What happened at the billing department of this large regional hospital is a microcosm of a epidemic.  Per Jiwani, Himmelstein, & al., 2014: “Implementation of a simplified financing system offers the potential for substantial administrative savings, on the order of $375 billion annually, which could cover all of the uninsured and upgrade coverage for the tens of millions who are under-insured. ……..Data on BIR costs since implementation of the ACA is needed to further illuminate the administrative effects of recent health reforms and provide additional tangible information for policy decision-making.”  Simplifying the way healthcare is financed is one of the  most crucial elements in effective healthcare reform.

Source:   https://www.ncbi.nlm.nih.gov/pmc/articles/PMC4283267/

Mr. Frank

            The work night:  same as any other night.  The patient, “Frank” is remarkably similar to countless other patients I have cared for on the cardiac step-down unit.

            I had seen Frank before and hundreds like him, the only difference in the details.  84 and bed-bound.  Couldn’t roll for diaper changes.  Right arm swollen with bruises and reddened, shiny skin, his left arm the same.  Bottom was red , but no ulcers because he had a ken-air bed at home. On superficial glance Frank’s legs appeared only swollen.  My gloved fingers, however, left indentations where they had touched.  Press your finger down into your skin on your thigh.  See how it bounces right back?  His didn’t; it stayed indented.   This was just a visual assessment.  I could hear his lungs rattling entering the room,  no need for a stethoscope.  He was wearing oxygen, and his heart monitor showed a pacemaker with occasional ventricular tachycardia, which is lethal if it continues, but the pacemaker was correcting.  He had a cardiac IV infusion, milrinone, which is often used in end-stage congestive heart failure patients to support their damaged hearts that don’t circulate blood and fluids efficiently.  His blood pressure was low, in the 80s/40s.  The best thing was a bracelet on his arm reading “DNR”.  Do not Resuscitate.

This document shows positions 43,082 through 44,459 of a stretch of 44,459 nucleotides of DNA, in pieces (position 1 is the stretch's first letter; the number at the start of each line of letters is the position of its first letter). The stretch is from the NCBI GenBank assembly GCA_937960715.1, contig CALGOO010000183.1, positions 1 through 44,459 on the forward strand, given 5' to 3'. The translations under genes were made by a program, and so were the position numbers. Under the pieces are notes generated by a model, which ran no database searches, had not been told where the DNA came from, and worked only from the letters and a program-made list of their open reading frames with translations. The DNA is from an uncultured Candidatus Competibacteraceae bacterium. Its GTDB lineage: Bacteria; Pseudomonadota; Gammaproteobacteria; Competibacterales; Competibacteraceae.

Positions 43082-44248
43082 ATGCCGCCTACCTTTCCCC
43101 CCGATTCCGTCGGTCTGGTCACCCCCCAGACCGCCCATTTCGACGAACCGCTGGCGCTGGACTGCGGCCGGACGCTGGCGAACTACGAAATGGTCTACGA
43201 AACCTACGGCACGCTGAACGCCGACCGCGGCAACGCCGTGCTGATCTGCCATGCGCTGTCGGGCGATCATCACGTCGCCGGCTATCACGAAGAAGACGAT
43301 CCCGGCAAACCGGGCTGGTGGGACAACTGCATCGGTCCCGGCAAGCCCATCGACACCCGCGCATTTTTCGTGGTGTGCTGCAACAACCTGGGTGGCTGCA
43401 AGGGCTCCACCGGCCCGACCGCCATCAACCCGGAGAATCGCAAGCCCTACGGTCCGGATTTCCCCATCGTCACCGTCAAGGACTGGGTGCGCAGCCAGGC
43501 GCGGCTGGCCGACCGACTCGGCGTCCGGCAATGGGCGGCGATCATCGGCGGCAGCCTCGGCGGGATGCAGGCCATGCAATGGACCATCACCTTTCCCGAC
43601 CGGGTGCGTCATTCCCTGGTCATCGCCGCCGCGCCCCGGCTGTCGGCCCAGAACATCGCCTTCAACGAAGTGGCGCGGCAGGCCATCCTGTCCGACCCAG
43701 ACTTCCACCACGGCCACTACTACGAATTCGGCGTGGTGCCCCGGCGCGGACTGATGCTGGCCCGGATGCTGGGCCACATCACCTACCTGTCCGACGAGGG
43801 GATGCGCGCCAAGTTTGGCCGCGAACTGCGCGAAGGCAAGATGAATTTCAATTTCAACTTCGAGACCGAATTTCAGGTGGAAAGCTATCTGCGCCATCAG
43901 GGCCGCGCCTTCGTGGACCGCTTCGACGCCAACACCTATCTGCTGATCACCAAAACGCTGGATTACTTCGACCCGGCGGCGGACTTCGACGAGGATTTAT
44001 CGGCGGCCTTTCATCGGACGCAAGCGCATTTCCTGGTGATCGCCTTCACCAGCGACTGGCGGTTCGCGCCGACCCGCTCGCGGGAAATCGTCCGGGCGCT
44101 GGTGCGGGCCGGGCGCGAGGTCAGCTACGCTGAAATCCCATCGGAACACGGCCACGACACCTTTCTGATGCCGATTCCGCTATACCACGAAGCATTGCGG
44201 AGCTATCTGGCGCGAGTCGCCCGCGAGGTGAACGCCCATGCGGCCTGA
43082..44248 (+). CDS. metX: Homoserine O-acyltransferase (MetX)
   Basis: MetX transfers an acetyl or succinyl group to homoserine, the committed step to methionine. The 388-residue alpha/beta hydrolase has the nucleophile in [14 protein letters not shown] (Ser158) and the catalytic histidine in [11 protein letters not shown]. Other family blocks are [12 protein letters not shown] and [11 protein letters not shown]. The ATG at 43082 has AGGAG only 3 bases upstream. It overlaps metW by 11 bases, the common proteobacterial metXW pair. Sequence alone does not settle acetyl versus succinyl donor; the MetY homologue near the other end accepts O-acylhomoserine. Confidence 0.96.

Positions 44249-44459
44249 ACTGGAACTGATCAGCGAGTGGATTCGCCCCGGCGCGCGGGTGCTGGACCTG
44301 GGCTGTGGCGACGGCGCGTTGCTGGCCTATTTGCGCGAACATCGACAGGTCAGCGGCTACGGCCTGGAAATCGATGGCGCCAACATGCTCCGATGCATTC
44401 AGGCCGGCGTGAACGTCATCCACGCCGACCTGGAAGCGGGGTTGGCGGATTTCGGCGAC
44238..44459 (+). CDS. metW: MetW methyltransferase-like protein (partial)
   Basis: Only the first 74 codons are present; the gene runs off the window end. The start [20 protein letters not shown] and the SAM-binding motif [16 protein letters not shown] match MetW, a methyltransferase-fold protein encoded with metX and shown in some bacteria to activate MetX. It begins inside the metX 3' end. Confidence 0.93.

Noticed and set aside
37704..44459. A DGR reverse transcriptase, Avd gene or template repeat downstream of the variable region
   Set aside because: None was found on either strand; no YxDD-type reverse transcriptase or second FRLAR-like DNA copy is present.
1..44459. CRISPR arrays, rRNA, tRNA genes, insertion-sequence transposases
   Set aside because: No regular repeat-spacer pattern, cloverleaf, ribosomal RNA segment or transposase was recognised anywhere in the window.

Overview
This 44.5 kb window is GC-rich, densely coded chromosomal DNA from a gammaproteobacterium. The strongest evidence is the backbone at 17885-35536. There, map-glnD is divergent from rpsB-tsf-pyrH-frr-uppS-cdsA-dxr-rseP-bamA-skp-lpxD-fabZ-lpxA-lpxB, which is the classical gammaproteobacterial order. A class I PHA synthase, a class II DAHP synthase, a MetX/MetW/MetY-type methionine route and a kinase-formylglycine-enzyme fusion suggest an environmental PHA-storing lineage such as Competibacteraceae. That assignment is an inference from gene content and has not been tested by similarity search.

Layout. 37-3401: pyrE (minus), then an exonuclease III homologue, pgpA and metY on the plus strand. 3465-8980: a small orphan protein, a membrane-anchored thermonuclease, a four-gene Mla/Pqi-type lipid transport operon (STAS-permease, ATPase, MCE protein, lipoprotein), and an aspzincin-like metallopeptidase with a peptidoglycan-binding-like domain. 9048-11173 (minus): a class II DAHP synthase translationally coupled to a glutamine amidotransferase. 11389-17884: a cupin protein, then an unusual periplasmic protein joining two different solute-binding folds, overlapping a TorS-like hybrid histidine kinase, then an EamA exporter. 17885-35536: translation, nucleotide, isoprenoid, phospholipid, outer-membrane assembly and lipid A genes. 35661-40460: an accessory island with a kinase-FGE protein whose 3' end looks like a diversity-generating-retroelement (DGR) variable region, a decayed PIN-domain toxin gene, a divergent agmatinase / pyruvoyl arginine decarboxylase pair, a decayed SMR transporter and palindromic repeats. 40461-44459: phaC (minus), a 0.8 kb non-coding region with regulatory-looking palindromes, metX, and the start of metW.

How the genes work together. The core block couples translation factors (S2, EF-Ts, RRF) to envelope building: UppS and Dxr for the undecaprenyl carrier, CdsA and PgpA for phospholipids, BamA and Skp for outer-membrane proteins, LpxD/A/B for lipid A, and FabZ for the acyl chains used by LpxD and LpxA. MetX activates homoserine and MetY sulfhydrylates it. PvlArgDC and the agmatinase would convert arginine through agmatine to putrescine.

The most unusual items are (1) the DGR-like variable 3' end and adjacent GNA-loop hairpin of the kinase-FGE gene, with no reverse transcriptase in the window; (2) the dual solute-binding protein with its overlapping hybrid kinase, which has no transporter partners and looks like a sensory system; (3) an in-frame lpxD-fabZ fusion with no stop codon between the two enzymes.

But Frank’s condition was not the worst, which I knew immediately during report.  The saddest and most frustrating thing about Frank was his family, the families of the infinite Frank’s.  There is an incredible emotional strain that end-of-life decision making puts upon family members of the chronically ill, and I have compassion for this.  The main reason I entered nursing is I want to practice hospice nursing.  What is sad about Frank is that Frank is already a hospice client, but you would not know from his hospital visits.   This hospital visit was at his wife’s insistence from a choking episode involving oatmeal.  The hospice nurse did not treat the incident as an emergency, the wife did and called the ambulance.  This was another stressful transport to the hospital, another ER room that had to be cleaned and disinfected, equipment that had more wear, an expensive cardiac drug as well as the trained staff to monitor and support the patient on this drug.  This drug ended up being stopped because his heart could not tolerate it.  He received probably about 5ml of a 250ml bag, and the IV tubing which was thrown away. Also, a Ken-air bed for his visit, linens that had be laundered, diapers, a swallowing consultation, a wound nurse consultation, wound care supplies including 3 different ointments and numerous bandages, a consult to switch hospice providers because his wife was unsatisfied with their current hospice.  Also, IV antibiotics and tubing, consultations from the CHF doctor and the pulmonary doctor— and that’s only the costs I can think of.  And why was he here?   All the doctors had written in their reports “There is nothing we can do for this patient.”  But here Frank was, in the same Ken-air bed he had at home, same caregiver at his side, straining our tight fiscal health care budget, using limited resources.